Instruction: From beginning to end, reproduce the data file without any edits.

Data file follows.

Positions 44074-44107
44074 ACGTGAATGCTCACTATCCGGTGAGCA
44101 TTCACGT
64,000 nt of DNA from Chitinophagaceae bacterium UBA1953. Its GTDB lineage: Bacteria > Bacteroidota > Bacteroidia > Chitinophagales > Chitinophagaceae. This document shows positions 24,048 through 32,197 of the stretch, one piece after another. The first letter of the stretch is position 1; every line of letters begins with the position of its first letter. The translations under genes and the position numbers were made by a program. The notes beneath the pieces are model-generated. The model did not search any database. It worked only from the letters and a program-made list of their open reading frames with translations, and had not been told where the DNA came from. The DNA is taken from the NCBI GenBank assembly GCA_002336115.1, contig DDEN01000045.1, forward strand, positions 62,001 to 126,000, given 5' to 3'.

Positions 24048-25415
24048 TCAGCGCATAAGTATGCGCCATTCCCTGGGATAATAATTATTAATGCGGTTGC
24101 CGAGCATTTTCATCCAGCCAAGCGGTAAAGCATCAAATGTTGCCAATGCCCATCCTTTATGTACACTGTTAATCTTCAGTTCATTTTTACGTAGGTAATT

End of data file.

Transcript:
Positions 44074-44107
44074 ACGTGAATGCTCACTATCCGGTGAGCA
44101 TTCACGT
64,000 nt of DNA from Chitinophagaceae bacterium UBA1953. Its GTDB lineage: Bacteria > Bacteroidota > Bacteroidia > Chitinophagales > Chitinophagaceae. This document shows positions 24,048 through 32,197 of the stretch, one piece after another. The first letter of the stretch is position 1; every line of letters begins with the position of its first letter. The translations under genes and the position numbers were made by a program. The notes beneath the pieces are model-generated. The model did not search any database. It worked only from the letters and a program-made list of their open reading frames with translations, and had not been told where the DNA came from. The DNA is taken from the NCBI GenBank assembly GCA_002336115.1, contig DDEN01000045.1, forward strand, positions 62,001 to 126,000, given 5' to 3'.

Positions 24048-25415
24048 TCAGCGCATAAGTATGCGCCATTCCCTGGGATAATAATTATTAATGCGGTTGC
24101 CGAGCATTTTCATCCAGCCAAGCGGTAAAGCATCAAATGTTGCCAATGCCCATCCTTTATGTACACTGTTAATCTTCAGTTCATTTTTACGTAGGTAATT